Another week has passed, and changes have walked us further down the road of dementia. We know where this leads. It's the journey no one wants to take. But take it we must. Thanks for supporting me on this journey. And as always, thanks for stopping by.


Sunday, June 11, 2017

"He looks so normal!"

This comment was made by a friend of ours. She said it with a tone of incredulity, finding it hard to believe that he could have advanced dementia. In fairness, it is not someone who spends a lot of time with us. Jim does look normal. Sometimes dementia is called the hidden disease because you can't really see it. Spending a significant amount of time with Jim would quickly bring an awareness of the deficits. 

The other issue is  that dementia is associated with a much older age. At 68, Jim is much younger than most folks afflicted with this disease. We think of someone very old and physically frail when we think of someone with dementia.

Jim is so handsome. Beautiful brown eyes. A smile that would melt your heart. His black hair over the years has turned into a salt and pepper (mostly salt) color. He is trim and dresses impeccably. So yes, to look at him he looks "normal". And when among strangers, if the conversation is brief, no one would be the wiser. 

The driveway sealer guy came by the other day to give us an estimate. We happened to be outside. Jim shook the guy's hand, we made very brief small talk about the weather. And then Jim said "yes, I've seen you every day this week!". This very polite, kind guy paused for a moment, and then said "well, I've certainly been pretty busy". 

It's one of those comments that isn't seriously off, but enough off where you kind of wonder about it. 

When we have workers at our house, I almost always am able to give a "heads up" by phone prior to any work being done. This strategy has worked well to prevent misunderstandings. I've always found workers to be kind and understanding. 

Typically our days involve two separate outings. One late morning and the other mid-afternoon. Jim will take the lead "Let's get going!", having no idea where we would/should go. Our trips out of the house are always relatively close to home. We go to Wegmans almost daily. He loves it and it is a low stress trip. I am careful to avoid peak times when it would be busy. Going as often as we do, there are usually only a handful of things on our list. 

The other trip might be to Costco, or just for a short ride down some nearby rural roads. The trips are short, otherwise I risk an upset. As soon as we get home he almost always heads to the sofa to rest/sleep.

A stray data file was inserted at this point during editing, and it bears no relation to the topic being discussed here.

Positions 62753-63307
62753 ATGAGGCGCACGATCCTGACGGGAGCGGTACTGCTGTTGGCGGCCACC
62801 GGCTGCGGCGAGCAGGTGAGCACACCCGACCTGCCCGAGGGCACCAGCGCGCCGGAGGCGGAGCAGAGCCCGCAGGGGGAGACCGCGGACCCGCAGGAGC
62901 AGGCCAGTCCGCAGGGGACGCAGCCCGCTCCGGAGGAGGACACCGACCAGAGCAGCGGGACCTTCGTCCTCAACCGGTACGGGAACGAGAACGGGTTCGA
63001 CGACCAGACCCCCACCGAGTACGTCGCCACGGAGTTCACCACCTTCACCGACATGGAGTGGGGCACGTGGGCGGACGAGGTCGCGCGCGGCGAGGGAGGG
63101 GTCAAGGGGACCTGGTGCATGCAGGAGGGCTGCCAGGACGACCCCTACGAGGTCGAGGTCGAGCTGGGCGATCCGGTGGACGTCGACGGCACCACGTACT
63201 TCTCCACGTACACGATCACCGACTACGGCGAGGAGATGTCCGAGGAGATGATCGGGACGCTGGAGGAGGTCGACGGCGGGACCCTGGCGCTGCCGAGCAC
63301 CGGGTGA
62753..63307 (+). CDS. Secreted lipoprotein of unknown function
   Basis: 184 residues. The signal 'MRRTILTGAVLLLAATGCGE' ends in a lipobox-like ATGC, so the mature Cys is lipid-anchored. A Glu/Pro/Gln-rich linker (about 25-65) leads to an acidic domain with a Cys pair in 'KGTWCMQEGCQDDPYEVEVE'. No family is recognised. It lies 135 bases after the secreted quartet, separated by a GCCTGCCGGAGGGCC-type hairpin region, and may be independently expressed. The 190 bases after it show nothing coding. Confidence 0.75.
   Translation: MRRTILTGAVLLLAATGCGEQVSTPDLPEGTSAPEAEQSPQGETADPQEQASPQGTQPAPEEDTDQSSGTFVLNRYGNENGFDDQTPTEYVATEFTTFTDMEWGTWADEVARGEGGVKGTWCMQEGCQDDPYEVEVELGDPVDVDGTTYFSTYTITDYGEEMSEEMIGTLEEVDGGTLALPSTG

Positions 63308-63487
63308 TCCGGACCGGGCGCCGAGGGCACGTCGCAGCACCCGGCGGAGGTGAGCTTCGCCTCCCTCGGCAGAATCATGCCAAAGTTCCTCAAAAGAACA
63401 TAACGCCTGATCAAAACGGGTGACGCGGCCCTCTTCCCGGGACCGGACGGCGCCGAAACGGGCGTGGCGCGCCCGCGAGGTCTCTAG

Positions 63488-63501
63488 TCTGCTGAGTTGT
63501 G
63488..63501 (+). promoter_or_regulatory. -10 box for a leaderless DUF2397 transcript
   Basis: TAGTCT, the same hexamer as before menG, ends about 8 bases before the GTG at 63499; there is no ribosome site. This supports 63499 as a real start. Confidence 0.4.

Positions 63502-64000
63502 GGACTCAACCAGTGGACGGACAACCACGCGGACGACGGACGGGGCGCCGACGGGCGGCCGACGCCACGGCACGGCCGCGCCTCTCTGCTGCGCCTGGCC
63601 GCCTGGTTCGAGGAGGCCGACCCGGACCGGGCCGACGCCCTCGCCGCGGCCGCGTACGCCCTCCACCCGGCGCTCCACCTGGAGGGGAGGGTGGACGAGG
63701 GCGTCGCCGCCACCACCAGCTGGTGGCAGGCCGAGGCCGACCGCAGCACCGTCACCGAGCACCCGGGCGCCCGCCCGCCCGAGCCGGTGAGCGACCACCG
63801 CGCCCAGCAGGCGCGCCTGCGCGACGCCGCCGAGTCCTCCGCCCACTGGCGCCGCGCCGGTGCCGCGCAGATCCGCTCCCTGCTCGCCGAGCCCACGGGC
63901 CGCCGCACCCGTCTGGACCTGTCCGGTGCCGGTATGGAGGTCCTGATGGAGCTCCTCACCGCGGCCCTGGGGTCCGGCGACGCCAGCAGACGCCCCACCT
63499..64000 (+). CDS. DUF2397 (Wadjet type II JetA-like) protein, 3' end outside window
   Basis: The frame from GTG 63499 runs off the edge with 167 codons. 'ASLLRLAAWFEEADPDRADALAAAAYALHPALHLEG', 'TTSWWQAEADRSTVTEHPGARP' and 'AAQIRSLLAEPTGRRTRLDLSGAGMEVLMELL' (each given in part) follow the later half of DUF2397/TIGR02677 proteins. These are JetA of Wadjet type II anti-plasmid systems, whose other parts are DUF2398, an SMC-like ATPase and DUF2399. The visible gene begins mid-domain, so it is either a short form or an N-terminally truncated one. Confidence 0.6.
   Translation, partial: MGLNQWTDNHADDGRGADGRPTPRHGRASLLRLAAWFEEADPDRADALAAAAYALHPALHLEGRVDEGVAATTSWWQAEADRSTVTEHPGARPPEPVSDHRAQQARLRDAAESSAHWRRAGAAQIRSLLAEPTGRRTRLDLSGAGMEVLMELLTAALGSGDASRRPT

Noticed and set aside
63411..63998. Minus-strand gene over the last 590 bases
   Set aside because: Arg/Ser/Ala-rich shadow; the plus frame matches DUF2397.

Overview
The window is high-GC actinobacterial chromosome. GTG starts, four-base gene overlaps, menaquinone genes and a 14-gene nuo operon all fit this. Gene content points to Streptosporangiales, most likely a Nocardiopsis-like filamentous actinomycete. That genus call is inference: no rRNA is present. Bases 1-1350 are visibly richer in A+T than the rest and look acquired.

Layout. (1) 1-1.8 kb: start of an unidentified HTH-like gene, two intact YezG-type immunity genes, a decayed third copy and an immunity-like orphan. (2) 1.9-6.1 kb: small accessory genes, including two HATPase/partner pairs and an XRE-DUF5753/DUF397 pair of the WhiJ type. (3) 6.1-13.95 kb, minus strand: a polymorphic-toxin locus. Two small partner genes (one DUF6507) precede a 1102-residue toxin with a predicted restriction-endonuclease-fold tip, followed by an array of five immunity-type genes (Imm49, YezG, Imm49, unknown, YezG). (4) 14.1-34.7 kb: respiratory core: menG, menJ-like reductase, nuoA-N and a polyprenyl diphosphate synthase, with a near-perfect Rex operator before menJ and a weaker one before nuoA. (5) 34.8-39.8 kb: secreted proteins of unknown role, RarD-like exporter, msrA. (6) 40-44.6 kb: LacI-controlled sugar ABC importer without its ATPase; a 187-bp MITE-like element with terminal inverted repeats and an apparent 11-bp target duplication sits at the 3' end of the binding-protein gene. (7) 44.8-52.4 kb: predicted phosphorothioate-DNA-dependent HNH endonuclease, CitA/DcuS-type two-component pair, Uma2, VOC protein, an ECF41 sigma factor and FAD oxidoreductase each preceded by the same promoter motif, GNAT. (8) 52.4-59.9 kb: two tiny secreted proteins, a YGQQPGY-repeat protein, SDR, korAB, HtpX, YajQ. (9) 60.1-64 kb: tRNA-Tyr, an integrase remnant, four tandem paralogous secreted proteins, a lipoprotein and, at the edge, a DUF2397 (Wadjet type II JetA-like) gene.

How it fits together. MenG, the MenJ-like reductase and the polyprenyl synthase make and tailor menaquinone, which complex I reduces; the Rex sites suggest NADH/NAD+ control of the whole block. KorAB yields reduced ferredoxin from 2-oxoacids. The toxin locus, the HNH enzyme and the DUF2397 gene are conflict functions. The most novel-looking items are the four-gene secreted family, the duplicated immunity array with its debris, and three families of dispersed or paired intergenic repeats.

Gardening and yard chores continue to keep me in the weeds and shrubbery too often for my liking. Jim enjoys sweeping the driveway, and will make it into quite the production as I work outside. I've had two encounters with snakes that caused me to retreat to a different part of the yard. I think they are garter snakes, but geez, both encounters the snake raised his ugly head and hissed at me! I wear my tall rubber garden boots, so that gives me a bit more confidence. But I just can't get used to the snakes! 

This is an interesting link. It connects the 7 stages (and substages)  of dementia with the corresponding expected duration of the substage, the corresponding mental age in years, and the MMSE score. Before I found this link, I would have guessed that Jim's MMSE score would be about 7 - 8. I don't know for sure, as he did not agree to the testing at the doctor's appointment. As far as the mental age, I don't quite know what to think of that correlation. But it is useful in that it is a reminder that expectations need to be realistic as the decline continues. 

Jim is at stage 6B, kind of. He is unable to do any of the preparation for getting ready to shower, including turning on the water and adjusting the temperature. I'm not sure what actually happens in the shower, but he always smells sweet and clean 😀.  He is in the beginning stage of some intermittent minor issues with toileting. 

One of my more recent observations is that Jim is totally just trying to get through his day and be able to make sense out of the world around him. Many times he is unable to process what is being said. Minimizing outside stimuli, waiting for a quite moment, and keeping my words short, to the point and without a lot of detail seem to work the best for Jim. A soft loving voice and a gentle touch or kiss all go a long way in helping Jim to feel more secure in his environment.

I have my moments where it still is just incredibly sad. Our future together is not at all the way we had planned. But, the good news is that Jim seems pretty content. His anxiety is so much better. What more could I ask? 

Thanks stopping by. I so appreciate each one of you.